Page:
How to squeeze an income out of your cash

Income opportunities: How to squeeze an income out of your cash - at - the best of the week's international financial media.

It's been a dismal few years for anyone looking to earn income on their portfolio, says Harvey Jones in What Investment. The long equity bear market, low interest rates and the woes in the with-profits bond sector have left income seekers with few secure options. So where should you look now for the best income opportunities?


Savers can at last breathe a sigh of relief that interest rates are going up again, says Kate Burgess in the FT. Since the Bank of England raised rates by a quarter point in November, most banks and building societies have put up the interest paid on the £457bn in Britain's deposit accounts - or should do so shortly. The best accounts at the moment pay about 4.35% on instant access and up to 5.57% on a five-year fixed-term account. But make sure you do look around for these good rates. According to Leeds-based independent financial adviser Bates, one in three providers don't offer any customer - even non-taxpayers - an account that pays a positive real rate of return after allowing for tax and inflation. National Savings index-linked certificates may, therefore, be the best current option for many. To match National Savings' three-year index-linked certificate paying 0.95% after inflation and tax, higher-rate taxpayers need a deposit paying 1.58% after inflation, or at least 4.48% in nominal terms.


Dividend yields across the FTSE 350 average around 3.4% at the moment, says Jim Wood-Smith, chief analyst at stockbrokers Gerrard. This may not sound enough "to get the blood racing", but it's not bad, and some shares will, of course, return a lot more than that. The key is to remember that "dividends don't come out of nothing; they come out of cash flow". Lloyds TSB, for example, currently pays an attractive dividend of 7%, though an uncertain cash flow means it may not be sustainable. Other high yielders where the dividend is more secure, and which are recommended by Paul Kavanagh of broker Killick, include HSBC (4.7%), P&O (4.7%), which has a thriving international ports business, Legal and General (5%) and Shell (4.2%). In terms of general income, investors should stick to solid, blue-chip shares, says Invesco Perpetual fund manager Neil Woodford in the FT. Now is not the time to "flirt with riskier assets". Instead, revisit those high-quality companies, such as Glaxo, BT, and Diageo. Normally you have to pay a premium for quality; at the moment, "you don't have to" - current valuations are pretty reasonable.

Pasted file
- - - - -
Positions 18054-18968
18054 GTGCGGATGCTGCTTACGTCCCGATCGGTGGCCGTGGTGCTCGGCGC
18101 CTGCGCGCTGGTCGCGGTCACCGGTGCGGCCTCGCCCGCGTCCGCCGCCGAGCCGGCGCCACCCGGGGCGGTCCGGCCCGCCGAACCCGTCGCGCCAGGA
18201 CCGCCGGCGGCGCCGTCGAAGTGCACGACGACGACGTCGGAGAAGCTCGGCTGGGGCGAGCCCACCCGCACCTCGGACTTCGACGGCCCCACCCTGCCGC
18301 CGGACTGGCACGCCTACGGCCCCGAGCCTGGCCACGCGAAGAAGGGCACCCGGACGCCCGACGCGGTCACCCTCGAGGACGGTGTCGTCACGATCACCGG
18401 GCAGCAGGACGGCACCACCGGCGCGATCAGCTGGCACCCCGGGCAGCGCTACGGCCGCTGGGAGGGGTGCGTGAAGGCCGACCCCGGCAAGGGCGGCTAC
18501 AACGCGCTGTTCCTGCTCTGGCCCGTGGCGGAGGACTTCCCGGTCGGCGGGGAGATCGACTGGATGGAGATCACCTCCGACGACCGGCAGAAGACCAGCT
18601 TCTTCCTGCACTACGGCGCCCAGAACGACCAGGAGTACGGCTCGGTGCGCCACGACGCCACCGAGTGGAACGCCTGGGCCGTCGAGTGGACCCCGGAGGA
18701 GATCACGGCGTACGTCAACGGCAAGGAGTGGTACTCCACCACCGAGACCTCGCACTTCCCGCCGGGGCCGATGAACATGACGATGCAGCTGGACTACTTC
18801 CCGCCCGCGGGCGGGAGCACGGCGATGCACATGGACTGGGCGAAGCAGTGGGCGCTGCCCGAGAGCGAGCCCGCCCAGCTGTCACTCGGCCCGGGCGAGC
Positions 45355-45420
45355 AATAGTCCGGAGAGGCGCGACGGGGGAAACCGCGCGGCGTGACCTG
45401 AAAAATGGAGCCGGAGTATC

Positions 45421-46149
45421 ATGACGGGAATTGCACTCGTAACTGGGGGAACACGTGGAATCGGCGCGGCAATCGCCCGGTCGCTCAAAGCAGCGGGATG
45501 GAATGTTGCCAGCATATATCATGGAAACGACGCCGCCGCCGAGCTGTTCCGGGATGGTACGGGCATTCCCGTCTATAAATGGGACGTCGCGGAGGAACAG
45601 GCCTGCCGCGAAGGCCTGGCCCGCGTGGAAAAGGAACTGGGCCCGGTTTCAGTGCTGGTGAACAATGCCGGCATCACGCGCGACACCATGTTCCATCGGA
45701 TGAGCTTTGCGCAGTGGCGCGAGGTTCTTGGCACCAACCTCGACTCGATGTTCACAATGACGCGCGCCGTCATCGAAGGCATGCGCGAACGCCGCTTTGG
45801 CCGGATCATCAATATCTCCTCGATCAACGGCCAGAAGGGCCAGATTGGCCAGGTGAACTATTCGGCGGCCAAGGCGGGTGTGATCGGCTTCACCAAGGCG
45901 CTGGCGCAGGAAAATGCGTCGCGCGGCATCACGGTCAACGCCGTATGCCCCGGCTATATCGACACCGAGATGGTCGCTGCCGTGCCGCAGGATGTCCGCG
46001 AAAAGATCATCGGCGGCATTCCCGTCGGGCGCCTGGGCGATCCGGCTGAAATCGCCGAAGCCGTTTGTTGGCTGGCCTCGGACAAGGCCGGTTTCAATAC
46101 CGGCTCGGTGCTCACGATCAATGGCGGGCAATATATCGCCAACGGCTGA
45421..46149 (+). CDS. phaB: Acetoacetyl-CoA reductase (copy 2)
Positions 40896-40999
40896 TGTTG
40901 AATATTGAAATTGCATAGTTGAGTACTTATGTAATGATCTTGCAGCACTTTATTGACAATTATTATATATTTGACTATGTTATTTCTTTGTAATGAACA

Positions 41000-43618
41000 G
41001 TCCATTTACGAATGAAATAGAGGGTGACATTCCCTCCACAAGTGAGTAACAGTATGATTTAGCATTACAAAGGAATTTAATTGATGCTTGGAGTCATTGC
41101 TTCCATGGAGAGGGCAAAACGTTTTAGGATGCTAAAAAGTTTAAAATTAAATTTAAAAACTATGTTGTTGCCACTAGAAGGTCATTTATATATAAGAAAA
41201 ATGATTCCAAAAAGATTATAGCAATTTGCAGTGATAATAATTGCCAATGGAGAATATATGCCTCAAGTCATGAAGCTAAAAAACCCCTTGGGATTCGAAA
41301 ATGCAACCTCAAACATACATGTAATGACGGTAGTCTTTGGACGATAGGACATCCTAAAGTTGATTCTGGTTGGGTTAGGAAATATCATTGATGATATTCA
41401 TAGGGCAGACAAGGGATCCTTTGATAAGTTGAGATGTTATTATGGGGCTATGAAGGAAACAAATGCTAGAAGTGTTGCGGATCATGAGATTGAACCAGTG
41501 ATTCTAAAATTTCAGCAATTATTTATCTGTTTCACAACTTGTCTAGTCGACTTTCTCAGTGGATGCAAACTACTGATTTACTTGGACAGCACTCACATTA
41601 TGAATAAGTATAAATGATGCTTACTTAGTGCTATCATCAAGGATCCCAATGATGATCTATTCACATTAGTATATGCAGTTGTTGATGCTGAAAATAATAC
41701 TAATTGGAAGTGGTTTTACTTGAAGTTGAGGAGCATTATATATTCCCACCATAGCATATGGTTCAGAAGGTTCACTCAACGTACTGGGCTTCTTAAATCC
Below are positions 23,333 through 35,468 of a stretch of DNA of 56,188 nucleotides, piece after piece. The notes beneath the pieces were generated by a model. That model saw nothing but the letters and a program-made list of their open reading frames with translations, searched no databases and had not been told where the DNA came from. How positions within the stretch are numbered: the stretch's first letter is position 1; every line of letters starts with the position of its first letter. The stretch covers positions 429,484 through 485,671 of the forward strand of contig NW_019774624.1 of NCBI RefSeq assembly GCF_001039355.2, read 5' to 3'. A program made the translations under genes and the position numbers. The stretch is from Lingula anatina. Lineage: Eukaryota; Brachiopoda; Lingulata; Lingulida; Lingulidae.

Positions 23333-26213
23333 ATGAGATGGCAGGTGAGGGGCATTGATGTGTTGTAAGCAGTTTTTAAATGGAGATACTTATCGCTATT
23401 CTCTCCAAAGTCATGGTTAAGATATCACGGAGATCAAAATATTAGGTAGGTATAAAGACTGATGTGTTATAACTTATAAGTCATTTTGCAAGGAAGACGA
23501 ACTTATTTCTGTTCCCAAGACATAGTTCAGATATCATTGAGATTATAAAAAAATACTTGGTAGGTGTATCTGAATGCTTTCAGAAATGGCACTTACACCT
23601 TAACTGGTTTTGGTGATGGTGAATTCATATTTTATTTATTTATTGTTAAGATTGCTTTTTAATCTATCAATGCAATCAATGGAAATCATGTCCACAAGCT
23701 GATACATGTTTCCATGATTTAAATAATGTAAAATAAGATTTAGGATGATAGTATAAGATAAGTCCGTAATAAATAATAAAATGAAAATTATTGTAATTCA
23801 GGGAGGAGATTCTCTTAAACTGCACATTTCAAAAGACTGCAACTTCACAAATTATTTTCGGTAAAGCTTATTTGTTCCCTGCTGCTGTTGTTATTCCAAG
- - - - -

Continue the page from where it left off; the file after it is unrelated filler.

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Many investors still view bonds as a low-risk alternative to equities, says Harvey Jones. But some analysts warn that troubled stockmarkets have pushed bond prices to artificial highs and driven down yields. As interest rates rise, capital values could tumble fast. Adventurous investors might want to look at high-yield corporate (junk') bonds, or bond funds combining both junk and investment-grade assets, but these are not for those who need to avoid any capital losses.


Some 77,000 private individuals bought investment properties in the first half of 2003 alone, says Harvey Jones, with a total of 335,000 rental properties - worth more than £30bn - now in private hands in the UK. And according to specialist buy-to-let lender Paragon Mortgages, rental yields have actually risen in the second half of the year, to an average of 7.6% per annum. If you still feel that becoming a landlord is currently too risky, you could invest in a property fund instead, such as Norwich Property (returning 60% over the last five years; 8% in the past 12 months), or Aberdeen Property Share (55% and 15%). But remember that most such funds invest mainly in commercial property, which may not move in the same way as residential, warns financial adviser Philippa Gee. Also, your own home already gives you significant exposure to this asset class. Some older savers might want to compensate for the long bear market in shares by borrowing against their home in an equity-release scheme, said Clare Gascoigne in the FT. Potentially, it's a "very useful tool for the income seeker". But it's a complex process, and borrowers should always take detailed, independent advice.